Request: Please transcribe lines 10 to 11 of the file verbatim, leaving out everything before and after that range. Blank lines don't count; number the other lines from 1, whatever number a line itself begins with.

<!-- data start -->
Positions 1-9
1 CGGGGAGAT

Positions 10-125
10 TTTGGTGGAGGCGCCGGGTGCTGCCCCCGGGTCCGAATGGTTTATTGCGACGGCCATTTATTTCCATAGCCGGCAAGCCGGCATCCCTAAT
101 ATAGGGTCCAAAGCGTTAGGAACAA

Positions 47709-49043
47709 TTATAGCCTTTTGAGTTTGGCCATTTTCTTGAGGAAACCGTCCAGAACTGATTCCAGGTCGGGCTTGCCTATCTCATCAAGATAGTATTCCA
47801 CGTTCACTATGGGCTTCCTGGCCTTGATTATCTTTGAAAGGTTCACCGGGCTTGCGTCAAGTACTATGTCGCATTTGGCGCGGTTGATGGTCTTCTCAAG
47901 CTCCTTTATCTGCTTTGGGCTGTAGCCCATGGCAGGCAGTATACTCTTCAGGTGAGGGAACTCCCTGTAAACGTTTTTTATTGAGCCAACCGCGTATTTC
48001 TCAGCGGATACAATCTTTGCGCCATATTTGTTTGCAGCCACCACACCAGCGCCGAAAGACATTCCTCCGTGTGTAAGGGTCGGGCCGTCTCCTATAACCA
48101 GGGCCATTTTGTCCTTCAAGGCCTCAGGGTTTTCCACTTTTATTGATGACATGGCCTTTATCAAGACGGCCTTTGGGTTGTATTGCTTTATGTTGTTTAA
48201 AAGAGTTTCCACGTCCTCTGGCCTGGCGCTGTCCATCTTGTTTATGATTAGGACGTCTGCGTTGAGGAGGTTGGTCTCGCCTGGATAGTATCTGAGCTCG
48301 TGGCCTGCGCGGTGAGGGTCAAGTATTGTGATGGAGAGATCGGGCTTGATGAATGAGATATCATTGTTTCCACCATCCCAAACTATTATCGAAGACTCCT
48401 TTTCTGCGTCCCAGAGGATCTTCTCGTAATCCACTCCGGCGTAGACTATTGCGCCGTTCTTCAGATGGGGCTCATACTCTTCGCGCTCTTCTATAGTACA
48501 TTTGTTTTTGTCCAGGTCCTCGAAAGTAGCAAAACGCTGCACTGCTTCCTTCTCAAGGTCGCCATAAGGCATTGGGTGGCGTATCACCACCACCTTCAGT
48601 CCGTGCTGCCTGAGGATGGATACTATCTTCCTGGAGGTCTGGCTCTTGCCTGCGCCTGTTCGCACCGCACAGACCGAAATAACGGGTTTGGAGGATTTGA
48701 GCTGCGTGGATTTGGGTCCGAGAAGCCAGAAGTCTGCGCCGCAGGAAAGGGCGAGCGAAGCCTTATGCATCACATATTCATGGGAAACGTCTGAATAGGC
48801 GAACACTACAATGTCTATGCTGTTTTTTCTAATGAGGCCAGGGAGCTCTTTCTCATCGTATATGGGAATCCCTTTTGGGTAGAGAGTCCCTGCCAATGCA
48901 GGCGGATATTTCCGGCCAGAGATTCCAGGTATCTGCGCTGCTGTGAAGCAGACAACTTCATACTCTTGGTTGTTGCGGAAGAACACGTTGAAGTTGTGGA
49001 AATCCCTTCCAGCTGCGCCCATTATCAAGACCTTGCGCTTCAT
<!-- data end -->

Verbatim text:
48001 TCAGCGGATACAATCTTTGCGCCATATTTGTTTGCAGCCACCACACCAGCGCCGAAAGACATTCCTCCGTGTGTAAGGGTCGGGCCGTCTCCTATAACCA
48101 GGGCCATTTTGTCCTTCAAGGCCTCAGGGTTTTCCACTTTTATTGATGACATGGCCTTTATCAAGACGGCCTTTGGGTTGTATTGCTTTATGTTGTTTAA